Deborah Lacy
7. DeborahLacy
@ToddMason - You seem like a kid with a present as well. I love these magazines and also hunt for good anthologies.

The Mystery Writers of America yearly tome is always a good one. I particularly liked CRIMES BY MOONLIGHT, the one edited by Charlaine Harris a year or two ago.
Terrie Farley Moran
8. Terrie
@ Todd, thanks for such a comprehensive list of sources of short mystery fiction. @Deb, the MWA anthologies are always wonderful, as are the Sisters in Crime chapter anthologies. The New York/ TriState chapter has their second chapter anthology scheduled for release in a few weeks. (Plug! Plug!)
9. Jacqueline Seewald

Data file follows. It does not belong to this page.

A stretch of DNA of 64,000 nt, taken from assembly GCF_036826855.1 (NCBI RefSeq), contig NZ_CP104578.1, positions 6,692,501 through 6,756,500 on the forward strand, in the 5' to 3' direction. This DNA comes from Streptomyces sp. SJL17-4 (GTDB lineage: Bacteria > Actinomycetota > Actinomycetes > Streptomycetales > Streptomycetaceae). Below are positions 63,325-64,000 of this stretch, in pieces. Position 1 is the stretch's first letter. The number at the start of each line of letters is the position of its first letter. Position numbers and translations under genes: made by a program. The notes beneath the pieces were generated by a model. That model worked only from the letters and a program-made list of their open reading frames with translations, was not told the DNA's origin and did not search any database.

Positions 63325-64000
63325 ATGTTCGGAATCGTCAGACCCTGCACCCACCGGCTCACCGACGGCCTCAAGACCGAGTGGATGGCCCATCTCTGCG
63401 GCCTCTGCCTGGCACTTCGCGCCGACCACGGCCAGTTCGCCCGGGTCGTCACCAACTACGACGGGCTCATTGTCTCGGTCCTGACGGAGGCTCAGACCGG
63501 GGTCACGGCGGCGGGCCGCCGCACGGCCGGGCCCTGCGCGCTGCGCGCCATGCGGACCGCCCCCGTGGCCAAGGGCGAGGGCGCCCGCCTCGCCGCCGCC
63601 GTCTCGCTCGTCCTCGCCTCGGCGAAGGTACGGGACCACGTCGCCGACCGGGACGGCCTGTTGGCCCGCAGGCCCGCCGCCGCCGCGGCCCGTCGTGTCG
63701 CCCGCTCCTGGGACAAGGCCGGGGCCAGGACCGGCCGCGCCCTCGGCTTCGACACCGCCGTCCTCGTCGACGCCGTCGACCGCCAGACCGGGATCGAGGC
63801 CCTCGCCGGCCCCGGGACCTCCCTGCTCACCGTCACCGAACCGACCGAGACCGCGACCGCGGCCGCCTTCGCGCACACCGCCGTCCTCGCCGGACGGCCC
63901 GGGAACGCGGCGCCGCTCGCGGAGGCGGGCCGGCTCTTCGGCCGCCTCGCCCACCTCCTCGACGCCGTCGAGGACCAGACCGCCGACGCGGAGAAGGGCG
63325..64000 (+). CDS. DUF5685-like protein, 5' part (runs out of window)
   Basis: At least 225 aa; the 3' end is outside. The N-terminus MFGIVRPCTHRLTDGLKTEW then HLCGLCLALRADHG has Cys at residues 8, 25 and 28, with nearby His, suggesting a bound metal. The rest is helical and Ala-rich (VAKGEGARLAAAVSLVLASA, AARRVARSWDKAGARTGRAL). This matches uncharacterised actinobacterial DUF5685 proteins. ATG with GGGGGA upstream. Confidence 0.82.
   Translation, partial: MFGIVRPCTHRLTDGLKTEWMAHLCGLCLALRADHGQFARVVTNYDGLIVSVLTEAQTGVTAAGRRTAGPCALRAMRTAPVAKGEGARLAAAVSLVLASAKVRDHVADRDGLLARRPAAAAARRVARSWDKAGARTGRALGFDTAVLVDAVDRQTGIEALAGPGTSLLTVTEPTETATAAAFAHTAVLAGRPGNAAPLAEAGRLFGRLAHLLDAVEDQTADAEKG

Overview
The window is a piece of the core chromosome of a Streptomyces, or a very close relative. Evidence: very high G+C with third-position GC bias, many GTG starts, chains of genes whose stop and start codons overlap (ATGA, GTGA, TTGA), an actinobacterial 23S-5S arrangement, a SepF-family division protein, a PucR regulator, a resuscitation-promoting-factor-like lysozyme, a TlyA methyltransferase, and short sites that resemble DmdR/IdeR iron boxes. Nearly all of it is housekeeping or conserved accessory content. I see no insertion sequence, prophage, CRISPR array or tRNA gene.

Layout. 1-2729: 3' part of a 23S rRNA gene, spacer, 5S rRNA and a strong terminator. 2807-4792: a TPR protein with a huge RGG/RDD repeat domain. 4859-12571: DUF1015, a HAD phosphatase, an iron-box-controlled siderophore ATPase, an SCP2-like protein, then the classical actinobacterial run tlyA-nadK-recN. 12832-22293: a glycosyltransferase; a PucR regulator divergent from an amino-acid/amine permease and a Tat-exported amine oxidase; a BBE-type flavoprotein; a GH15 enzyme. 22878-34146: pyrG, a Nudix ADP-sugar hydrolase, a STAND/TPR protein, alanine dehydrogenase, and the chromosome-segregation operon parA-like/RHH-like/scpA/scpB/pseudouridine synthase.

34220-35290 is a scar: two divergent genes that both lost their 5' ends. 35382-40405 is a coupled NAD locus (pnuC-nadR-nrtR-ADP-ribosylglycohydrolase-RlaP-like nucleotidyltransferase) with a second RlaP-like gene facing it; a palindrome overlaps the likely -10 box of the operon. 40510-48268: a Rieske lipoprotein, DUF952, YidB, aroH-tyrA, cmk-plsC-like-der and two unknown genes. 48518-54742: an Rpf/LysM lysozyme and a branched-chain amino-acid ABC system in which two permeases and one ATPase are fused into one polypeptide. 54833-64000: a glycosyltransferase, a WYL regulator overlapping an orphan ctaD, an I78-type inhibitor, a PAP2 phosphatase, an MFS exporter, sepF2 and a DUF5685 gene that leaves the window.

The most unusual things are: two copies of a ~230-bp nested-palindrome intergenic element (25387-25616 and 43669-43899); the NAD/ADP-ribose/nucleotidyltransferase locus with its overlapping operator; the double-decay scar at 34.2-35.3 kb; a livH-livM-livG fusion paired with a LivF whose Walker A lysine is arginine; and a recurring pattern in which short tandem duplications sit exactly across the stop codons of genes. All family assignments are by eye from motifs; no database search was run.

As a mystery reader and writer, I enjoyed the blog. Thanks for posting. Jacqueline Seewald THE TRUTH SLEUTH
Terrie Farley Moran
10. Terrie
Criminal Element is a joyful place for mystery writers and readers. I'm so glad you stopped by and extra glad that you enjoyed this post.
11. miriam biskin
many years ago you published my story called "A Spy by any other Name'' and I would like a copy. Don't know where to look. Archives, can't find.
Terrie Farley Moran
12. Terrie
Miriam, this is not the Ellery Queen Mystery Magazine website. You can reach them by clicking here. Good luck. I hope you find your story.